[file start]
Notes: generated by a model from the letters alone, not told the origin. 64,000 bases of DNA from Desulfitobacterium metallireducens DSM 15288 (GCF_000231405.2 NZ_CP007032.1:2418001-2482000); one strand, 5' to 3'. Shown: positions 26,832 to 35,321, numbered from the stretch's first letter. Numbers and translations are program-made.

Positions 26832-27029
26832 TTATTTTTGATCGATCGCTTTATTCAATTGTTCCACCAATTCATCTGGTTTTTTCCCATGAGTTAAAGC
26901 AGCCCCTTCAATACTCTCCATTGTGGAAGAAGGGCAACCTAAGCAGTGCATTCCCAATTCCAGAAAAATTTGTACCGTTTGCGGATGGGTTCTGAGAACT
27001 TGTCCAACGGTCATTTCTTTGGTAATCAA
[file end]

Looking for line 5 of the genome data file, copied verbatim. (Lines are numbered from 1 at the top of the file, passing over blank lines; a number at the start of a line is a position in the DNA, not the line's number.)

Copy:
27001 TGTCCAACGGTCATTTCTTTGGTAATCAA